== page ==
What is the definition of the dark web?
And what is the definition of the deep web?
Is there a difference?
Absolutely there is, and the two terms are often used interchangeably and incorrectly, so let's set the record straight.
Credit for clearing things up goes to former Israeli Intelligence Officer Roy Zur, who is leading an incredible SecureWorld PLUS online training course, "Cyber Crimes, Threat Intelligence, and the Dark Web."
Regular web vs. deep web vs. dark web
Zur shared a single image, created by his company Cybint, to explain and define the world wide web vs. the dark web vs. the deep web.
It may be hard to read the text, so here are the explanations.
World Wide Web explained
This is actually the smallest part of the web, which is shocking considering Google typically finds millions of results with each search. This is the web most of us use and surf every day, where sites and information can be found and often somehow connect to each other. Google and other internet search engines have web crawlers that search, find, and categorize this information so it pops up when you search for it.
Deep web explained
According to Zur, 90% of the web is actually the "deep web," which is just below the surface of the world wide web. Companies, web developers, and websites tell Google not to search or categorize this information, so when you do a web search it does not come up. Much of it, however, can be accessed if you type in a direct web address. This is something you might know, but search engines will not tell anyone about. That is the deep web.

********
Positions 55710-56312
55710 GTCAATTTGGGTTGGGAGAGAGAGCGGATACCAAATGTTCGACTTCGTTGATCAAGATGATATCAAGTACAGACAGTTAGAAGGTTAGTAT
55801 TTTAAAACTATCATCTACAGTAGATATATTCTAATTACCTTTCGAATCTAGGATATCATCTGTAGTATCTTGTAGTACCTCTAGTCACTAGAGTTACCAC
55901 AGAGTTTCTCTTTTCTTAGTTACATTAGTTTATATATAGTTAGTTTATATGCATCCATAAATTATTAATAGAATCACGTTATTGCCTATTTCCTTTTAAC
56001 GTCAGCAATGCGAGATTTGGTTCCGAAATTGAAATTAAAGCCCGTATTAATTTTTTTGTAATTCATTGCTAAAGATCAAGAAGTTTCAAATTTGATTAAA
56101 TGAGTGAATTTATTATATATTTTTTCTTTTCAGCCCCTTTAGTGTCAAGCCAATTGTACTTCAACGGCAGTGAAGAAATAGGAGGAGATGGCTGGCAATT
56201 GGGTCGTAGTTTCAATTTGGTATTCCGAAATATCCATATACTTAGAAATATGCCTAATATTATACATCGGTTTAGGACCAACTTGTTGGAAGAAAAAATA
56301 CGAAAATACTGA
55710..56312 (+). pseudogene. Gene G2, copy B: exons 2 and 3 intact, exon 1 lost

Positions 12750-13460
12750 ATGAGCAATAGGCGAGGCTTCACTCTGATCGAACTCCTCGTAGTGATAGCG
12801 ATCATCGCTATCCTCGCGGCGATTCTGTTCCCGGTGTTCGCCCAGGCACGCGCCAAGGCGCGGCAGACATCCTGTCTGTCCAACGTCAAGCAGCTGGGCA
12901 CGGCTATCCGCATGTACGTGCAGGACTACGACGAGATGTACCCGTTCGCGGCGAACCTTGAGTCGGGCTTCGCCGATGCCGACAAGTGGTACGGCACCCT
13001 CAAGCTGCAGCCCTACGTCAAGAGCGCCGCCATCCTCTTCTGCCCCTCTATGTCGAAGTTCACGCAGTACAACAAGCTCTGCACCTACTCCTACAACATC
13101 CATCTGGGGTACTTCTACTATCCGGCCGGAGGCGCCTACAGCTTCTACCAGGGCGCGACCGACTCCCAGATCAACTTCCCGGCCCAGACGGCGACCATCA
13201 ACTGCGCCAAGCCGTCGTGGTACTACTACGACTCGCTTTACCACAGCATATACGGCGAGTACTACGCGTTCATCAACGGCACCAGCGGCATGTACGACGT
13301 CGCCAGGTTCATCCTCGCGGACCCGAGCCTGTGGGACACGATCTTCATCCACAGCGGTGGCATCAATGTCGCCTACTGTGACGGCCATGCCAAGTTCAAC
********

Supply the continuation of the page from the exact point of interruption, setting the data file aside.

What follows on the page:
Dark web explained
This is what most people think of when talking about the unknown or hidden web where a lot of illicit activity happens. But as Zur points out, anyone can dive into this dark web with the right tools. "The dark web consists of websites that use the public internet, but require specific software for access, and it is not indexed by search engines to ensure anonymity. The stolen data is traded, sold, and used for financial, political, or personal gain."
The dark web, then, looks something like this:
On the dark web, you can find all kinds of illegal services.
This includes financial fraud sites that are selling stolen account information such as credit card numbers or PayPal account information.
Other sites sell illegal drugs, some sell imitation and stolen pharmaceuticals; you can buy weapons, pornography, and child pornography.
And you can find fake IDs, fake passports, other fake documents of all kinds.
So hopefully these explanations clear things up. And you can still catch "Cyber Crimes, Threat Intelligence, and the Dark Web" on demand.
Beyond an overview of the dark web, Zur used the online threat intelligence course to show how you can search for your information or your company's information on the dark web and then use it to proactively protect what your organization values the most.
And I can tell you this much: The information is not only valuable, it is fascinating.